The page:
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Title: Extraordinary optical transmission through patterned subwavelength apertures.

Abstract

Light propagating through a subwavelength aperture can be dramatically increased by etching a grating in the metal around the hole. Moreover, light that would typically broadly diverge when passing through an unpatterned subwavelength hole can be directed into a narrow beam by utilizing a specific pattern around the aperture. While the increased transmission and narrowed angular emission appear to defy far-field diffraction theory, they are consistent with a fortuitous plasmon/photon coupling. In addition, the coupling between photons and surface plasmons affects the emissivity of a surface comprised of such structures. These properties are useful across several strategic areas of interest to Sandia. A controllable emission spectrum could benefit satellite and military application areas. Photolithography and near-field microscopy are natural applications for a system that controls light beyond the diffraction limit in a manner that is easily parallelizable. Over the one year of this LDRD, we have built or modified the numerical tools necessary to model such structures. These numerical codes and the knowledge base for using them appropriately will be available in the future for modeling work on surface plasmons or other optical modeling at Sandia. Using these tools, we have designed and optimized structures for various transmission or emissionmore » properties. We demonstrate the ability to design a metallic skin with an emissivity peak at a pre-determined wavelength in the spectrum. We optimize structures for maximum light transmission and show transmitted beams that beat the far-field diffraction limit.« less

Authors:
; ; ; ;
Publication Date:
Research Org.:
Sandia National Laboratories
Sponsoring Org.:
USDOE
OSTI Identifier:
920814
Report Number(s):
SAND2004-6435
TRN: US0800957
DOE Contract Number:  
AC04-94AL85000
Resource Type:
Technical Report
Country of Publication:
United States
Language:
English
Subject:
72 PHYSICS OF ELEMENTARY PARTICLES AND FIELDS; APERTURES; DESIGN; DIFFRACTION; EMISSIVITY; ETCHING; KNOWLEDGE BASE; LIGHT TRANSMISSION; MICROSCOPY; PHOTONS; PLASMONS; SATELLITES; SIMULATION; WAVELENGTHS; Emissivity.; Diffraction; Light.; Optical measurements.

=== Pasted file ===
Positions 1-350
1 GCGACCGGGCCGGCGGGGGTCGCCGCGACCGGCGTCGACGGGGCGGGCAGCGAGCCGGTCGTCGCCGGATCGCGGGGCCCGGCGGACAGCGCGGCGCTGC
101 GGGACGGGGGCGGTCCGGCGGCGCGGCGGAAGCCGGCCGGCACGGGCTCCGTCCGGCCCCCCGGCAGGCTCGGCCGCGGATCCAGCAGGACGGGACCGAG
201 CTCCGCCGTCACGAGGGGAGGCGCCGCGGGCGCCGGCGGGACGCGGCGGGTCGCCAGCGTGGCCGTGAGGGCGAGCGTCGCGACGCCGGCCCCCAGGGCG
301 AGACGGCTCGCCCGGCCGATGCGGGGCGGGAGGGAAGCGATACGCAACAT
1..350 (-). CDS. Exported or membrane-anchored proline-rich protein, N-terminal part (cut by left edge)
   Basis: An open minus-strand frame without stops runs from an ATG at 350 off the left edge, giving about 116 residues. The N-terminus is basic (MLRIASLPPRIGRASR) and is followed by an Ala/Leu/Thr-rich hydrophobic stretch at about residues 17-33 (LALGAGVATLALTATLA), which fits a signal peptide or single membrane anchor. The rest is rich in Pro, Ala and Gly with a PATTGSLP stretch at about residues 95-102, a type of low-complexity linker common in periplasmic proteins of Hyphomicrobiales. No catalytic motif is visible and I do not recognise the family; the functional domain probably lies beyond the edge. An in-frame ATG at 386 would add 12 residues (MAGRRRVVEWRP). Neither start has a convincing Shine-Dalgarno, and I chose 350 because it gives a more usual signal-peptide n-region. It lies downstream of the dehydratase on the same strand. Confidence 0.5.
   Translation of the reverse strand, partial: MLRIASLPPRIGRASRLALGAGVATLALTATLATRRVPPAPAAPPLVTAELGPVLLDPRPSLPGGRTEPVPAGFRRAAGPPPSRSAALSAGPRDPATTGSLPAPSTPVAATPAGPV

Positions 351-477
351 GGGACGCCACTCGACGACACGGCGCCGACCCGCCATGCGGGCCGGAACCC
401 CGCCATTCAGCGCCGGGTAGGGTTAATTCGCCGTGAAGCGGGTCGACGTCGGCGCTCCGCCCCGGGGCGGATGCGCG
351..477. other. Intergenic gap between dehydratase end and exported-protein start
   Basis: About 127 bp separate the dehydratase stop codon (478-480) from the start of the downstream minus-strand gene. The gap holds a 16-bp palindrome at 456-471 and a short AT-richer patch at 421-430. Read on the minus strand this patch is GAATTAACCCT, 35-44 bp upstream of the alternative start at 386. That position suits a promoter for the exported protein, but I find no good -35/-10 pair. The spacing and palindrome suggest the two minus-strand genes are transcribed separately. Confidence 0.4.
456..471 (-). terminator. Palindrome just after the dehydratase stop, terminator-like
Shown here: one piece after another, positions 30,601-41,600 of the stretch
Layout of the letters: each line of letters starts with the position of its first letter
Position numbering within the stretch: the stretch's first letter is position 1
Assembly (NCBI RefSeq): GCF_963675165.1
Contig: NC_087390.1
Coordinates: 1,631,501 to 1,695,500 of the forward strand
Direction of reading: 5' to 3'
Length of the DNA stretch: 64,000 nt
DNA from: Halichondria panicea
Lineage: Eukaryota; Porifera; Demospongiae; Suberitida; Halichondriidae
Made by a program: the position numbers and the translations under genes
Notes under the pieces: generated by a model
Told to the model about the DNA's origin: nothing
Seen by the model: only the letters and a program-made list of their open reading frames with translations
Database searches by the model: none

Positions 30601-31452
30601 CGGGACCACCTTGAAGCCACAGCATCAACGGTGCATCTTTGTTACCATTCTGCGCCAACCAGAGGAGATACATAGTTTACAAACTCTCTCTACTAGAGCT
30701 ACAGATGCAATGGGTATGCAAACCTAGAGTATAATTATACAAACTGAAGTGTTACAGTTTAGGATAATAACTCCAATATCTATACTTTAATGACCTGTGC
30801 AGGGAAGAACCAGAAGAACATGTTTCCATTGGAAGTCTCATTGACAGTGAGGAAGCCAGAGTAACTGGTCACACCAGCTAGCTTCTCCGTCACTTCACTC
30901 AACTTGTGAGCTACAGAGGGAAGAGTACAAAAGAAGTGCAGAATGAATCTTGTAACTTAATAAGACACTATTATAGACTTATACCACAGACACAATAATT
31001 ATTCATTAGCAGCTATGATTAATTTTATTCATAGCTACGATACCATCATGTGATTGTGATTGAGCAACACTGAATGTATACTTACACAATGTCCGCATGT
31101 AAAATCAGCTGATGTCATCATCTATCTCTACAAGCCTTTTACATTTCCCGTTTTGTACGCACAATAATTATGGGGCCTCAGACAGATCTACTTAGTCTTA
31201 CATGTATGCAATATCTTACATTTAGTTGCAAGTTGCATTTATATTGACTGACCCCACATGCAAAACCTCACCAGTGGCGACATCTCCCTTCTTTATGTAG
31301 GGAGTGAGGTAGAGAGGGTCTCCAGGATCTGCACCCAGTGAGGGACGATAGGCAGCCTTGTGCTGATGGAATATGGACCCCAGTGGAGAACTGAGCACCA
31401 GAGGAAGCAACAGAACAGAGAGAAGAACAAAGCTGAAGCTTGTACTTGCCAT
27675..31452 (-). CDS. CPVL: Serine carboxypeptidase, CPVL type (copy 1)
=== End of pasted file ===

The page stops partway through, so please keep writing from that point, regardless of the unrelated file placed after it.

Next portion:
Citation Formats

Kemme, Shanalyn A, El-Kady, Ihab Fathy, Hadley, G Ronald, Peters, David William, and Lanes, Chris E. Extraordinary optical transmission through patterned subwavelength apertures.. United States: N. p., 2004. Web. doi:10.2172/920814.
Kemme, Shanalyn A, El-Kady, Ihab Fathy, Hadley, G Ronald, Peters, David William, & Lanes, Chris E. Extraordinary optical transmission through patterned subwavelength apertures.. United States. doi:10.2172/920814.
Kemme, Shanalyn A, El-Kady, Ihab Fathy, Hadley, G Ronald, Peters, David William, and Lanes, Chris E. Wed . "Extraordinary optical transmission through patterned subwavelength apertures.". United States. doi:10.2172/920814. https://www.osti.gov/servlets/purl/920814.
@article{osti_920814,
title = {Extraordinary optical transmission through patterned subwavelength apertures.},
author = {Kemme, Shanalyn A and El-Kady, Ihab Fathy and Hadley, G Ronald and Peters, David William and Lanes, Chris E},
abstractNote = {Light propagating through a subwavelength aperture can be dramatically increased by etching a grating in the metal around the hole. Moreover, light that would typically broadly diverge when passing through an unpatterned subwavelength hole can be directed into a narrow beam by utilizing a specific pattern around the aperture. While the increased transmission and narrowed angular emission appear to defy far-field diffraction theory, they are consistent with a fortuitous plasmon/photon coupling. In addition, the coupling between photons and surface plasmons affects the emissivity of a surface comprised of such structures. These properties are useful across several strategic areas of interest to Sandia. A controllable emission spectrum could benefit satellite and military application areas. Photolithography and near-field microscopy are natural applications for a system that controls light beyond the diffraction limit in a manner that is easily parallelizable. Over the one year of this LDRD, we have built or modified the numerical tools necessary to model such structures. These numerical codes and the knowledge base for using them appropriately will be available in the future for modeling work on surface plasmons or other optical modeling at Sandia. Using these tools, we have designed and optimized structures for various transmission or emission properties. We demonstrate the ability to design a metallic skin with an emissivity peak at a pre-determined wavelength in the spectrum. We optimize structures for maximum light transmission and show transmitted beams that beat the far-field diffraction limit.},
doi = {10.2172/920814},
journal = {},
number = ,
volume = ,
place = {United States},
year = {2004},
month = {12}
}

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